Coconut oil has been touted as a good-for-you fat that helps with weight reduction, metabolism, and lowering cholesterol, but in reality it’s a highly saturated fat that can cause atherosclerosis, a condition that can lead to clogged arteries and result in a heart attack or stroke.
Coconut oil is full of saturated fat
Coconut oil is extracted from the meat of the coconut, which is 82 percent saturated. This means that just 1 tablespoon of coconut oil contains more than 11 grams of saturated fat. That is nearly the total daily limit of 13 grams recommended by the American Heart Association (AHA). Recently, the AHA published a statement reaffirming that saturated fats raise your LDL or “bad” cholesterol and should be limited to10 percent of your total fat intake.
A point of confusion about coconut oil that separates it from other types of saturated fat is that it also contains a good amount of medium chain triglycerides or MCT oils. These oils are processed by the body differently than other fats. Some research has shown that increased intake of MCT oils can promote weight loss and boost metabolism. However, in these studies, a special 100 percent MCT oil is used and it’s noted that coconut oil in its traditional form is not a replacement for similar results.
Opt for vegetable or olive oil instead
Eating a good diet is about trying to make healthier food choices every day. Consuming less saturated fat and choosing more unsaturated fat sources is a step in the right direction.
Instead of coconut oil, try cooking with an oil that replaces the saturated fat with unsaturated fat, as this can reduce the incidence of cardiovascular disease. In general, you want to use oils that have less than 4 grams of saturated fat per tablespoon and no partially hydrogenated oil or trans fats. Also avoid cooking with shortening, lard, and stick margarine as they contain hydrogenated fats.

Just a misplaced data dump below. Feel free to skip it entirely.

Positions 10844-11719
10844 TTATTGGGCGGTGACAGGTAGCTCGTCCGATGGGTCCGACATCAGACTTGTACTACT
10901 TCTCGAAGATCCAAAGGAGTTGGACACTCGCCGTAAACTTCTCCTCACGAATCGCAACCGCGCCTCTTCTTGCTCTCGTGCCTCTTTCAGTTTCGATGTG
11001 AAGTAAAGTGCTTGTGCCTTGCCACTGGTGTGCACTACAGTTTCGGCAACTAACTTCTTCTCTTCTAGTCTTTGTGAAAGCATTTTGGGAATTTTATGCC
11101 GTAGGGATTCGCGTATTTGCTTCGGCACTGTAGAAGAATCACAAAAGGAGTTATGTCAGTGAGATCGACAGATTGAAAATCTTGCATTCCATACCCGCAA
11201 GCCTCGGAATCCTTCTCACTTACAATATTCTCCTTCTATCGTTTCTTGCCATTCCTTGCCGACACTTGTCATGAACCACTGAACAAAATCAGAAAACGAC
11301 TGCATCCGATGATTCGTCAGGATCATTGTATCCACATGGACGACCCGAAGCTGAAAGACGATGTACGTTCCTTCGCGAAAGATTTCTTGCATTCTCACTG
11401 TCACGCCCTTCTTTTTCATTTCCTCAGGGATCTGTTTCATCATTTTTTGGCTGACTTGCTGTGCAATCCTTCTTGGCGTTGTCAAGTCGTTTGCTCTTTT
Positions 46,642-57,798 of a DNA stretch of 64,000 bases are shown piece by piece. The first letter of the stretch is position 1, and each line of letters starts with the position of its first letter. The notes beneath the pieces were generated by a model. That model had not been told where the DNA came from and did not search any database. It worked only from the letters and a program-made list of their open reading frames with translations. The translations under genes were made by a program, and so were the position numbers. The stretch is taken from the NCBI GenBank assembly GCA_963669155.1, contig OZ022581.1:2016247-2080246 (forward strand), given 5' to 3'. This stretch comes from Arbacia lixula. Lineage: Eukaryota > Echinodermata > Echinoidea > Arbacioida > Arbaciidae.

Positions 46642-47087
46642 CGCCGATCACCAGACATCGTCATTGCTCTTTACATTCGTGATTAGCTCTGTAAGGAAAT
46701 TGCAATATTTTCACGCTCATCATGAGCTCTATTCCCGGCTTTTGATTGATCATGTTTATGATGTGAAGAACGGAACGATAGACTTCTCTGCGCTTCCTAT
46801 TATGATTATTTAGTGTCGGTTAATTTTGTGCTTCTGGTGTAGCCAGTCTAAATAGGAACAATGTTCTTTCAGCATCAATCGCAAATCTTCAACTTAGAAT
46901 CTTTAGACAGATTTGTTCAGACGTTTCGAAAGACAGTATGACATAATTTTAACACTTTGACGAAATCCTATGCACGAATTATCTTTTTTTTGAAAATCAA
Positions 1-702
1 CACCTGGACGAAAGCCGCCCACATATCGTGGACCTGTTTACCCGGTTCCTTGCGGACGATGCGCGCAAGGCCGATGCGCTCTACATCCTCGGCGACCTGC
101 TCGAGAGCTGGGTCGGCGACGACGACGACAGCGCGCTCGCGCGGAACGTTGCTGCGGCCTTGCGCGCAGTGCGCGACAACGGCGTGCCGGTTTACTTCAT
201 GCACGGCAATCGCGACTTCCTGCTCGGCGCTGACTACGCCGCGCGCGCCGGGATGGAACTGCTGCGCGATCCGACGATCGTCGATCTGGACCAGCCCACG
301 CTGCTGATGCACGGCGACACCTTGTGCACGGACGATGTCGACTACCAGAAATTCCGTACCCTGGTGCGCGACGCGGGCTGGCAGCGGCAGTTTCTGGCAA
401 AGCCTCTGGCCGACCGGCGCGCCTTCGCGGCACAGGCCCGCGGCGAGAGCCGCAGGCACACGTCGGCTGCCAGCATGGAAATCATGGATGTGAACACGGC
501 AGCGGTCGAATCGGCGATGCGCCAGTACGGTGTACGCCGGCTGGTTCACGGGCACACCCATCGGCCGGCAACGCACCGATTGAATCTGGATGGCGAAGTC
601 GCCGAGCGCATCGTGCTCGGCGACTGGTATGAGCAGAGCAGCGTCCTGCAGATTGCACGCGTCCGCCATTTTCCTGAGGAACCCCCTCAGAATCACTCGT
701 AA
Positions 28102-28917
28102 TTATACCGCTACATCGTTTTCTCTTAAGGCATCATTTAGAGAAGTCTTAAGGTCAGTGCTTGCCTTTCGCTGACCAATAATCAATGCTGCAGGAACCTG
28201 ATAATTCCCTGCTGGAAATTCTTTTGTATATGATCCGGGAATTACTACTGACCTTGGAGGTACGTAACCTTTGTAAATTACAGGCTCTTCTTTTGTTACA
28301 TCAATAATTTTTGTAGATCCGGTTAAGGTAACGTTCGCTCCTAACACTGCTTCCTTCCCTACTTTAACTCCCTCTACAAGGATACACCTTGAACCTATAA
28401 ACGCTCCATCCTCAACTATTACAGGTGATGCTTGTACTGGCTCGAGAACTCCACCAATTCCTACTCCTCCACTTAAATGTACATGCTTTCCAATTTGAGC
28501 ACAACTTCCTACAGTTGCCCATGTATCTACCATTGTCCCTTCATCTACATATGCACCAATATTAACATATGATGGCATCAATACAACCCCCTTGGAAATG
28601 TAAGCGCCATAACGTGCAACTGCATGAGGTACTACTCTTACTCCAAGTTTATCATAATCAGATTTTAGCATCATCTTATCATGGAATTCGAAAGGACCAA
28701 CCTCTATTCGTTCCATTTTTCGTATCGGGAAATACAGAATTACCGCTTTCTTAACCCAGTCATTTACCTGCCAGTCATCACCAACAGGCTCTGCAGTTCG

I recommend an oil that is primarily unsaturated, such as these choices:
- Canola oil
- Olive oil
- Peanut oil
- Safflower oil
- Corn oil
- Soybean oil
You can also choose specialty oils:
- Avocado oil
- Grapeseed oil
- Tree nut oils (almond, walnut, etc.)
As you try different oils, you may find that some have distinctive flavors, so it’s a good idea to have more than one type in your pantry.
Healthy oils can be used for things like:
- Salad dressings, marinades, dips and sauces
- Sautee,’ stir fry, or roast vegetables
- Coat pans to keep food from sticking
- Drizzle on foods for flavor
- Substitute for solid fats in recipes
Try this summer vegetable recipe with olive oil
ROASTED SUMMER VEGETABLES
- 1 small butternut squash, cubed
- 1 tablespoon chopped fresh thyme
- 2 red bell peppers, seeded and diced
- 2 tablespoons chopped fresh rosemary
- 1 sweet potato, peeled and cubed
- ¼ cup olive oil
- 3 Yukon Gold potatoes, cubed
- 2 tablespoons balsamic vinegar
- 1 red onion, quartered
- Salt and ground black pepper
- Preheat oven to 425 degrees.
- In a large bowl, combine the squash, peppers, sweet potato and Yukon Gold potatoes. Separate the red onion quarters into pieces and add them to the mixture.
- In a small bowl, stir together the thyme, rosemary, olive oil, vinegar, salt and pepper. Toss with the vegetables until they are coated. Spread vegetables evenly on a large roasting pan.
- Roast for 35-40 minutes in the oven, stirring every 10 minutes, or until the vegetables are cooked through and browned.